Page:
I imagine that another reason some instructors will hesitate to intentionally insure the inclusion of women on their course syllabi is being turned off by what seems like an effort to push a feminist agenda.  Maybe you’re in the STEM fields and social issues like gender equality seem less relevant to your subject.  Or, you feel you’re just teaching to educate, not to indoctrinate.  But, as I’ve already said, contributing to the broader pattern of centering men’s voices over women’s in your courses is bad science and pedagogy.  You are perhaps failing to apply a critical lens to what pieces are seen as fundamental to your field, to what pieces are considered “classic” texts, to which authors and what topics are published in the top journals of your field, and to whom is awarded grants to carry out their research.  You may not want to advance the political project of feminism by taking the time to include pieces by, about, and for women on your syllabus; but, in doing so, you are actually advancing the political project of patriarchy.  You can’t me neutral on the issue of gender equity; either you are intentionally promoting the work of women, or you are complicit in their invisibility.  What will you chose?  (It had better be feminism, damnit.)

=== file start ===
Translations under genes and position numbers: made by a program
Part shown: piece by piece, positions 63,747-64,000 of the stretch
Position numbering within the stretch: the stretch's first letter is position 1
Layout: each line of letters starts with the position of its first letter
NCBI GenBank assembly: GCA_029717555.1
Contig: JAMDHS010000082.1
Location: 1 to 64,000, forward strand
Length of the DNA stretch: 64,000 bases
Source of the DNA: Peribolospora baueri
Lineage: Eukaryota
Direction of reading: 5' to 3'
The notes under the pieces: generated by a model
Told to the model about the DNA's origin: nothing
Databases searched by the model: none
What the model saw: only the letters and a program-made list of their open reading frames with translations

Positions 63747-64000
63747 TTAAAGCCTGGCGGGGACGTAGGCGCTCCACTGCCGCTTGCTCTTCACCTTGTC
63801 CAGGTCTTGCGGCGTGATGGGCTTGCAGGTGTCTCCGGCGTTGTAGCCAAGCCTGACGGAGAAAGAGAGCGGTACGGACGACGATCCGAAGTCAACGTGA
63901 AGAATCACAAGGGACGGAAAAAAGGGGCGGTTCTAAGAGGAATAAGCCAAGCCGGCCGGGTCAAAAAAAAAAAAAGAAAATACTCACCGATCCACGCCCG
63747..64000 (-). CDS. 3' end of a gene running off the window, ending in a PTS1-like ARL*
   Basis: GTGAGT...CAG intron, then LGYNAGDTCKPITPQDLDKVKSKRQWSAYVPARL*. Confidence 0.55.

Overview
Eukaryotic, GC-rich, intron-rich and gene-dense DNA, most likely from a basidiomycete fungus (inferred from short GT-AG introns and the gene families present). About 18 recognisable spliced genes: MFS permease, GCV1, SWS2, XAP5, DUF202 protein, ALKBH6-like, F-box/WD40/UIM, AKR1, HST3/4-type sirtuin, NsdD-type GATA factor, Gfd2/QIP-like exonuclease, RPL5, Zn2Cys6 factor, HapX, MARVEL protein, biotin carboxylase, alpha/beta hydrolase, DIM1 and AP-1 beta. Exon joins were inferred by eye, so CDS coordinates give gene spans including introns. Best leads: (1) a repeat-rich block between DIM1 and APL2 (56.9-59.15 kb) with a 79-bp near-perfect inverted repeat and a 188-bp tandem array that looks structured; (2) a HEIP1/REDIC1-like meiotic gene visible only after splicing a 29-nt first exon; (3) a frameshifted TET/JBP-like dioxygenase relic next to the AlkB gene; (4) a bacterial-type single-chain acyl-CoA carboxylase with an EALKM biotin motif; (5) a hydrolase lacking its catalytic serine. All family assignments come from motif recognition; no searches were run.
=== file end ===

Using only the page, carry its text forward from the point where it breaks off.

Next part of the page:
So, I leave you with Historiann’s request: take the time to include scholarship by, about, and for women on your course syllabi.  Failing to do so is bad science, bad for our students and our society, and only perpetuates sexism.

Celebrate Your 2016 Victories (And Failures) As You Enter 2017

happy new year

I have seen friends and strangers declare 2016 an awful year, from the untimely passing of many pop culture icons crucial to the 1970s, 80s, and 90s, to the election of a racist rapist with no political experience and the global destruction that looms ahead. In the US, we have collectively experienced a tough year, and we have much to dread about the year to come. But, I think it would be unwise to lose hope; hope will be crucial as we dust ourselves off and get to work to save the country from itself.

One way to keep our spirits high as we enter a new year is to celebrate all of the good in our lives from this past year.  Many take time at December’s close to look ahead, perhaps establishing resolutions for the new year: budgeting, losing weight, spending more time with family, taking care of one’s health, giving back, etc.  But, I worry we set lofty goals for ourselves that make it easy to get down on ourselves when we fail to achieve them; and, more importantly, we become so focused on how to be better in the future that we fail to celebrate what we have already done that is good.